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Congressional Democrats dig in on 'fiscal cliff' scenario

Leaders make clear they won't take action to avert automatic tax increases and spending cuts at year-end if Republicans won't compromise on higher taxes for the wealthy.

July 16, 2012|By Lisa Mascaro, Washington Bureau
  • “If Republicans won’t work with us on a balanced approach, we are not going to get a deal,” said Sen. Patty Murray (D-Wash.) about national spending.
“If Republicans won’t work with us on a balanced approach,… (Alex Wong, Getty Images )

WASHINGTON — The game of chicken over the nation's impending "fiscal cliff" — the automatic tax increases and spending cuts due if Congress fails to act by year-end — has officially begun.

Congressional Democratic leaders made clear Monday that they had no interest in averting the bleak scenario if Republicans continued to refuse to soften their hard-line opposition to higher taxes on wealthier Americans.

"If Republicans won't work with us on a balanced approach, we are not going to get a deal," said Sen. Patty Murray of Washington, the No. 4 Democrat and the party's senatorial campaign chairwoman, during a talk at the Brookings Institution.

The Democrats' hardball negotiating position unleashed a whirlwind of criticism from Republicans, who said the tactics would hurt the economy by adding to the uncertainty.

But the Democrats' approach was used last year by the GOP, led by its tea party majority in the House, during talks with President Obama over the nation's debt limit. Analysts have said that standoff did not help the sluggish economy.

"Has it come to this, that Democrats are willing to hurt jobs and tank our economy?" asked House SpeakerJohn A. Boehner(R-Ohio).

Once again, both parties are trying to use Congress to define the political narrative heading toward November.

Senate Democrats sought Monday to advance legislation that would require any organization — including political committees or social welfare groups — to more fully identify its financial contributors. The legislation would mandate disclosure within 24 hours of expenditures of $10,000 or more, as well as the identity of donors giving at least $10,000. Republicans blocked the effort with a filibuster.

At the same time, House Republicans were readying an attack on Obama's budget priorities, voting this week on legislation that would roll back the massive Pentagon spending cuts coming in January. Congress agreed to the reductions last summer as part of a deal with the White House to raise the debt ceiling. That pact required cuts equally from military and nonmilitary spending.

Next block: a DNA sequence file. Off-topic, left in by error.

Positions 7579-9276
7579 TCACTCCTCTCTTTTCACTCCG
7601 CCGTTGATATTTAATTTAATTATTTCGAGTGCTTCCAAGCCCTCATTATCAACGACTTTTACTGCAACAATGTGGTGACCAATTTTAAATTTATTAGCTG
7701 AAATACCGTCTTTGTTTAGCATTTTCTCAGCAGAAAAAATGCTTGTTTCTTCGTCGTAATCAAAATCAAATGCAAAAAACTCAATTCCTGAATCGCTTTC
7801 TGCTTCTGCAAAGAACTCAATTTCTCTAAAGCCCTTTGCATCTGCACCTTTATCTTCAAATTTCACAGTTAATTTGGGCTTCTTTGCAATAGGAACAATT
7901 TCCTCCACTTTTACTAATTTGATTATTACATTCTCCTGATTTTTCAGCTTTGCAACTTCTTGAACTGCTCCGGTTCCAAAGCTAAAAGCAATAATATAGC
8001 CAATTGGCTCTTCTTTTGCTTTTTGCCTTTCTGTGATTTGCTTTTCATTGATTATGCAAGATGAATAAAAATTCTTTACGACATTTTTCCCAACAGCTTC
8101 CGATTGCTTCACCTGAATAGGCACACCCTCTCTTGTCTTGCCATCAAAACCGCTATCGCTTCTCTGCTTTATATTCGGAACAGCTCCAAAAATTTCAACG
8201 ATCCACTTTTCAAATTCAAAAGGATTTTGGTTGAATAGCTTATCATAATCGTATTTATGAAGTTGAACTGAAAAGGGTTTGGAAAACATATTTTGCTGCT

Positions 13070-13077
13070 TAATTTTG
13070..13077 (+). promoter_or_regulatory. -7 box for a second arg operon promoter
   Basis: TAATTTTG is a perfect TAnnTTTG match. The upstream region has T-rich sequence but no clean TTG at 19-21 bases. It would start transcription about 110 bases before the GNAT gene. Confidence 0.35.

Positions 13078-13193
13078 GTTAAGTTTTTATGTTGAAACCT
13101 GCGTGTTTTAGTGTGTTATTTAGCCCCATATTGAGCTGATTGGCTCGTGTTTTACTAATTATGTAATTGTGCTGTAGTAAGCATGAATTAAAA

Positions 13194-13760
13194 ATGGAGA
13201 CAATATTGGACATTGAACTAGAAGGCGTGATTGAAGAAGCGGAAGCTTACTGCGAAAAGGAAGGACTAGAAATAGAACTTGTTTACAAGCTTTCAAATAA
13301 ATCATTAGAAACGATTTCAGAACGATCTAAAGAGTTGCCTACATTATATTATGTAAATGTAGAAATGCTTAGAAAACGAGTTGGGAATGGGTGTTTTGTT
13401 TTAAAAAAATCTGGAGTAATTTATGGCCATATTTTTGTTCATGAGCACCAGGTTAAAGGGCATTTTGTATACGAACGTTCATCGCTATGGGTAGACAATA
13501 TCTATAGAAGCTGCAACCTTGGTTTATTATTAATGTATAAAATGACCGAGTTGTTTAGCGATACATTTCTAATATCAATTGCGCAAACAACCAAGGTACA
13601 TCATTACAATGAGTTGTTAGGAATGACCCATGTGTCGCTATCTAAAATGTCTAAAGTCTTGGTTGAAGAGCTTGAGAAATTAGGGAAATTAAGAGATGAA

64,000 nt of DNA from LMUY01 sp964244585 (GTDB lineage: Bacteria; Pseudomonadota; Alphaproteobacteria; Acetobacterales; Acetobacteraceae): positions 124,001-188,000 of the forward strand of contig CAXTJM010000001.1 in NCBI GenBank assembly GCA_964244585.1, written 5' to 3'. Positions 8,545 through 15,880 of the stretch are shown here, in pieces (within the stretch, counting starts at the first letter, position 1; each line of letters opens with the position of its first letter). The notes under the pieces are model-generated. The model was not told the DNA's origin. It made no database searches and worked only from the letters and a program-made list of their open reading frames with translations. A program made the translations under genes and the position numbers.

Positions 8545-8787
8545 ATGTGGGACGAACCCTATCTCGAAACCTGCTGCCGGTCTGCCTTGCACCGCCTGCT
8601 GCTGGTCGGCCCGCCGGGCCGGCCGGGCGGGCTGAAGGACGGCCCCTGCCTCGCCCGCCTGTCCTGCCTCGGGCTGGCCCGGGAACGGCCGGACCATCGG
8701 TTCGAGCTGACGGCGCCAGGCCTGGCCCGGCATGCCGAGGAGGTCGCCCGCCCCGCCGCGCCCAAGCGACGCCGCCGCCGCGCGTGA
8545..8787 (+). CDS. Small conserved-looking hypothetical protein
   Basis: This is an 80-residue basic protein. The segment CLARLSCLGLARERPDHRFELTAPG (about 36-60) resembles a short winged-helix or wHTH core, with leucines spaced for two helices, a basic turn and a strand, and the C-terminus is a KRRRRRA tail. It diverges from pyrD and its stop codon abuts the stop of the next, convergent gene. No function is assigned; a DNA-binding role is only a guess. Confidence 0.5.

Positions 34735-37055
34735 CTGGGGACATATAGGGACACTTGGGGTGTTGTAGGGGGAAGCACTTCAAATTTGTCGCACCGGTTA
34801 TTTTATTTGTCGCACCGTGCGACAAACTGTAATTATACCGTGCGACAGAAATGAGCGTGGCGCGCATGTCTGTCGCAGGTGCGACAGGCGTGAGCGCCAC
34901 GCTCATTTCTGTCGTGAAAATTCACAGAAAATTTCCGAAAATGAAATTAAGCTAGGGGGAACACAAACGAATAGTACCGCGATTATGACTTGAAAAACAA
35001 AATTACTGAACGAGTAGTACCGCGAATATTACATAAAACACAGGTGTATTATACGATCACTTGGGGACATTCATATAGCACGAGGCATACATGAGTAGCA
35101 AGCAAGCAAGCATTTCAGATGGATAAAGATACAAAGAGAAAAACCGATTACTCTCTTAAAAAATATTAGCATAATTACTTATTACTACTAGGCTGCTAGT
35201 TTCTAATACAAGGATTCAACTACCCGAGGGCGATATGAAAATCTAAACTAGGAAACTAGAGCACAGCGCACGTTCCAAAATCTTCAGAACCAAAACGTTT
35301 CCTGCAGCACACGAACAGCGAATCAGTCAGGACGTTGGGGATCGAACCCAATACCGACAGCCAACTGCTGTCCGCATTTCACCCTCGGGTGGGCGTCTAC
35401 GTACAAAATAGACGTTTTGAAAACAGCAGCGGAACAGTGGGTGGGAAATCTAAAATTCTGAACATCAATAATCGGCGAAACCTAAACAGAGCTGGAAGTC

Republicans have traditionally supported robust defense spending, and GOP leaders want to portray the president as gambling with the nation's military might.

Democrats, though, are unwilling to spare the Pentagon at the expense of the school lunch program and other nondefense accounts the GOP has targeted to make up the difference.

Instead, Obama and his allies on Capitol Hill would prefer to raise taxes on wealthier Americans by allowing theGeorge W. Bush-era tax breaks on annual income of $250,000 or more to expire in December as scheduled.

Economists have warned that the combination of higher taxes and steep spending cuts could spark a new recession.

Democrats believe Republicans might be willing to compromise once the spending cuts and tax increases are felt.

"That may be the only way to bring some Republicans into a position of talking," Sen. Richard J. Durbin of Illinois, the assistant Democratic leader, said late last week. "We're not going to unload our weapons at this point."

And in a show of increased coordination between the White House and the president's congressional allies, Democrats were poised to provide reinforcements for Obama's unrepentant campaign attacks on Mitt Romney's leadership at Bain Capital.

The Senate is expected to consider legislation later this week that would clip tax breaks for outsourcing. The bill, from Obama's economic "to do" list, would end tax deductions for overseas moving costs and use the money to give companies a 20% tax credit for returning operations and workers to the United States. Republicans want to tack on a provision to extend for another year all the Bush-era income tax rates, even those for the wealthy.

Like much of the legislation this week in Congress, it is not expected to be approved.

lisa.mascaro@latimes.com

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